The Black Spider

Jeremias Gotthelf
The Black Spider Cover

The Black Spider


Above the mountains rose the sun, shining in limpid majesty down into a welcoming but narrow valley where it woke to joyous life creatures that had been created to take pleasure in the sunshine of their days.

Readers are right to feel they are being set up by this opening sentence. Jeremias Gotthelf's The Black Spider is one of the great horror tales of the nineteenth century. He maintains his bucolic tone for the first third of his novella. There is to be a baptism this day. A feast must be prepared, neighbors gather for a parade to the church, there is some mildly comic confusion among the participants. Life is good in this prosperous Swiss farming community.

But once the meal and toasts are over and the company settles down for an afternoon of lazy talk, a young woman asks the meaning of an ancient, blackened brick set into the wall of the large farmhouse. A chill falls among the older guests, but the grandfather agrees to tell the tale.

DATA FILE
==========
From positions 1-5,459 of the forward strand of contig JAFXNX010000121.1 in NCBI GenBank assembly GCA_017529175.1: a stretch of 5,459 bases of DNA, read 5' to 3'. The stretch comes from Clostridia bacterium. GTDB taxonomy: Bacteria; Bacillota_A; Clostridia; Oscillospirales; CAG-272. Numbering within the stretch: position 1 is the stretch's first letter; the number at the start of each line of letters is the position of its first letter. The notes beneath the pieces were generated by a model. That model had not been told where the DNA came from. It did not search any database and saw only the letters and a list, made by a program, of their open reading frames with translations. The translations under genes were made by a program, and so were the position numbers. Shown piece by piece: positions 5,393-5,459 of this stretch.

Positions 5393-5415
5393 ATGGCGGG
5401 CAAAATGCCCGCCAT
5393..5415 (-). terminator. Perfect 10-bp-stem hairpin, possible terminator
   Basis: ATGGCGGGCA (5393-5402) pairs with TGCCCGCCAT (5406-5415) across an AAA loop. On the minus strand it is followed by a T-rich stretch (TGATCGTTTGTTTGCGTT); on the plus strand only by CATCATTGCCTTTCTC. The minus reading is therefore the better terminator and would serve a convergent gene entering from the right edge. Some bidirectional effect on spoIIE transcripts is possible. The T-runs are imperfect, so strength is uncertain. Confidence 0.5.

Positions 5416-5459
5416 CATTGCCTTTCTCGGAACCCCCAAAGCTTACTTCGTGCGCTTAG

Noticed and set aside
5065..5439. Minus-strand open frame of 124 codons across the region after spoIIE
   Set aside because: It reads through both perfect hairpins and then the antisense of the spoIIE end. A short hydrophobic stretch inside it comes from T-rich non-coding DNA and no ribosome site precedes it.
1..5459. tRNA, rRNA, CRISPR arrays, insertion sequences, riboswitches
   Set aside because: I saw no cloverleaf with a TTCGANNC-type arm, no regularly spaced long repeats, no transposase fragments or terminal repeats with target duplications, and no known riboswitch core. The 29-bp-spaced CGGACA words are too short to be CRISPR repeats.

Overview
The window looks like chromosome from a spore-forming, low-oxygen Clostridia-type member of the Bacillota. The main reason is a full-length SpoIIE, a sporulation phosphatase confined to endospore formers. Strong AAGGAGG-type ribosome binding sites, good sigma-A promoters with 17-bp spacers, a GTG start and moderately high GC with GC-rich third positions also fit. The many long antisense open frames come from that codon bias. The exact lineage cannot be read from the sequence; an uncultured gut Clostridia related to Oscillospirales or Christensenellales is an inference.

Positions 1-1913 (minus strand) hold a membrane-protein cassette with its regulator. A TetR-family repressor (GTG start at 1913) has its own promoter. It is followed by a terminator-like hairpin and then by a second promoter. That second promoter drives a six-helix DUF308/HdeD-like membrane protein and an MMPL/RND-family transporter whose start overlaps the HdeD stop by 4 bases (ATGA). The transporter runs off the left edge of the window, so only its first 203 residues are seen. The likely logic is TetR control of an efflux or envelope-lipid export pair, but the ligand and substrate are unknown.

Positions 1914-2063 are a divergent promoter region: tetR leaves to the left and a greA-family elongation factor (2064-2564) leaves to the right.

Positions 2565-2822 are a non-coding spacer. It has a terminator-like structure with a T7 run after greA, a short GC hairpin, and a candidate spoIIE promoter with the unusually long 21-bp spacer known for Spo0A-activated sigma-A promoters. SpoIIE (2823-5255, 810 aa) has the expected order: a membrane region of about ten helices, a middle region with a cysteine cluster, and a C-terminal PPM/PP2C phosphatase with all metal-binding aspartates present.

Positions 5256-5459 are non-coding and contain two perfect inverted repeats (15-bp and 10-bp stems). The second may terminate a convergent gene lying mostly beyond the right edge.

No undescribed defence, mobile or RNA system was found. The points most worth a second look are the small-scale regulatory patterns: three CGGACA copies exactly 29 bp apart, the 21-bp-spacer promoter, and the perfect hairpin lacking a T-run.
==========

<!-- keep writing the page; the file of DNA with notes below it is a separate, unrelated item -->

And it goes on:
The story begins in the time of the crusades. There is a deal struck with the devil, and what follows could more properly be titled An Enormous Number of Black Spiders than the modest title it has. Gottheld's themes promote his reformed, Protestant theology over Catholicism and then later worldly decadence. But no sermonizing gets in the way of the creepy good time he serves up.